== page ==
Nokia is the latest big tech firm to throw its weight behind the 3D printing revolution, releasing design templates for cases of its Lumia 820 handset.
The Finnish smartphone manufacturer announced the release of a "3D printing developer kit" via a blogpost, calling the nascent technology the "sequel to the Industrial Revolution."
"You want a waterproof, glow-in-the-dark phone with a bottle-opener and a solar charger? Someone can build it for you - or you can print it yourself," wrote John Kneeland, a Nokia community manager.
According to Mr Kneeland, Nokia already uses 3D printing internally to help design prototypes.
Earlier in the week, DVD and game rental outlet Blockbuster entered administration, becoming the UK's latest high street casualty and handing its affairs over to Deloitte.
According to the BBC, the erstwhile entertainment giant is now set to shut down a further 129 stores, adding to the initial 31 closure notices handed out shortly after the chain threw in the white towel. More than 750 staff are now facing pink slips as a result.
Deloitte claims that its decision is an unavoidable part of the restructuring process, and that it is necessary to give the Blockbuster brand the best chance of being preserved.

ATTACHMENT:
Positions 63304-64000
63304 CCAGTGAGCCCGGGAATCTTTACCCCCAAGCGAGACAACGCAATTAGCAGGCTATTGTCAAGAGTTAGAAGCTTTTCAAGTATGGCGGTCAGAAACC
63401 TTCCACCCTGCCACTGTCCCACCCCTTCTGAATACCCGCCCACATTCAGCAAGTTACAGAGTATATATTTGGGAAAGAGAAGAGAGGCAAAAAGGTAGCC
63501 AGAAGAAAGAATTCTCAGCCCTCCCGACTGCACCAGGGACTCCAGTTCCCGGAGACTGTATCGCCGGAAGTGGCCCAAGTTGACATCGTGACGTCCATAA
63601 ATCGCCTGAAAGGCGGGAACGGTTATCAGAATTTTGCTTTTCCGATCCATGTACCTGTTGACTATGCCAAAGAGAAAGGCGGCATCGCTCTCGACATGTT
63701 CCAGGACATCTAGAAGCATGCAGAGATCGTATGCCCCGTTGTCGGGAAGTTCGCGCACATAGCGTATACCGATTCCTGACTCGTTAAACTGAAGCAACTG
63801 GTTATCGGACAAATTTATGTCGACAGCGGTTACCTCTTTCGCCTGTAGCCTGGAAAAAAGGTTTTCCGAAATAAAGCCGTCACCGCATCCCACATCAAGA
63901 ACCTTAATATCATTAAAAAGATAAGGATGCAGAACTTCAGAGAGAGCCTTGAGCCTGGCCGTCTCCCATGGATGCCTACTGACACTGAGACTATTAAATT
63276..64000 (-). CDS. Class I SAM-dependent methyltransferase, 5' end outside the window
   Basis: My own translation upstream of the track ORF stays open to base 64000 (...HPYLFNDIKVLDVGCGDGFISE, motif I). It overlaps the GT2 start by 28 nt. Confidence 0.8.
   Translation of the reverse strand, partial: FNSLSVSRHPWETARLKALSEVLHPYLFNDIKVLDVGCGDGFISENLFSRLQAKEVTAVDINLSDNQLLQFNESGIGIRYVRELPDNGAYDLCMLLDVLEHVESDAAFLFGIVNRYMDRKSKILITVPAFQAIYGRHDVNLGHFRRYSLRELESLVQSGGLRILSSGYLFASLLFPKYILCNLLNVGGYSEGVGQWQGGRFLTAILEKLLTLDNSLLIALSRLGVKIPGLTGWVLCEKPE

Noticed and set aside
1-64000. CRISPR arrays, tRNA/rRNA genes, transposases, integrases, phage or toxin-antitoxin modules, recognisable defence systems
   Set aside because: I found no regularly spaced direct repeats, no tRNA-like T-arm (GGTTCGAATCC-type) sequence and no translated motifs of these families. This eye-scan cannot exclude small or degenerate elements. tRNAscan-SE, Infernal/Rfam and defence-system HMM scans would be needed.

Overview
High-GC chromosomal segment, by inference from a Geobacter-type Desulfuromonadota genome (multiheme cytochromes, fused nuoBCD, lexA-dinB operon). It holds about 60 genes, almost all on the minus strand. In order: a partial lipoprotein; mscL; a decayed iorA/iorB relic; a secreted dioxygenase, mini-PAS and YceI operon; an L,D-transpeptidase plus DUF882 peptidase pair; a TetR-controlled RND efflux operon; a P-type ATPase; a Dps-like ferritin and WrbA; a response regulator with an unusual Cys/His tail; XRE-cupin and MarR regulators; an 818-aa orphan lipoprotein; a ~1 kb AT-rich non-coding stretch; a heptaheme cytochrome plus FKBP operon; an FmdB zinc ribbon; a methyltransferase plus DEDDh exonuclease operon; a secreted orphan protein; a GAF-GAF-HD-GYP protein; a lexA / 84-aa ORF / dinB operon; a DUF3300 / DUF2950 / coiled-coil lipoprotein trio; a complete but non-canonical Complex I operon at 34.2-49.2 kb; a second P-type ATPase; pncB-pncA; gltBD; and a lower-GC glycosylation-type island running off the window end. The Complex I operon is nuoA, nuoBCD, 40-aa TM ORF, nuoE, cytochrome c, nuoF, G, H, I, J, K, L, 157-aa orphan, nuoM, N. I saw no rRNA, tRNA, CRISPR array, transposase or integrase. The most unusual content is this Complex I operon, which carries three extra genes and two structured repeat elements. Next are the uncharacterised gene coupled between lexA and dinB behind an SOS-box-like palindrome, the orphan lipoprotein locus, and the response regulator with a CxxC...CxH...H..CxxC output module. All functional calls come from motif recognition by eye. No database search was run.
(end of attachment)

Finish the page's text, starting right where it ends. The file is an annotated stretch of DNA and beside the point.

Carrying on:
"Having reviewed the portfolio with management, the store closure plan is an inevitable consequence of having to restructure the company to a profitable core which is capable of being sold," said joint administrator Lee Manning.
The Blockbuster estate comprises 528 stores and the company employs 4,190 staff.
You'd think that the New England Patriots had enough on their collective plate, but the modern day NFL dynasty apparently isn't content with merely pursuing the game's highest prize.
The Boston Globe reports that the American football team - looking to advance to the eighth Super Bowl in club history tomorrow against the Baltimore Ravens - is to further develop its "smart stadium" experience.
The Patriots' home ground, Gillette Stadium, currently boasts a large-capacity WiFi network, installed in 2012 by New Hampshire-firm Enterasys Networks. It's one of only seven in the league (which features 30 stadiums) to boast such facilities, and the team is committed to maximising the benefits of its high-tech infrastructure.
The coming attractions could include live sideline audio, streaming half-time video straight from the Pats' dressing room, and new apps to help fans find parking spaces and pre-order food and drink for intervals.
"If we want people to still come to our stadium and find it worth the money, we have to figure out how we give an experience that's different than the experience at home and give you all the comforts of home," Patriots president Jonathan Kraft said during a recent technology summit at Gillette, where he was the keynote speaker.
American football may still be a niche sport in the UK, but the proposals being contemplated over in Massachusetts could be closely watched by Premier League organisations looking to offer improved fan experiences.
Real-time access to one of Sir Alex's infamous hairdryer rants and a top up of Best, anyone?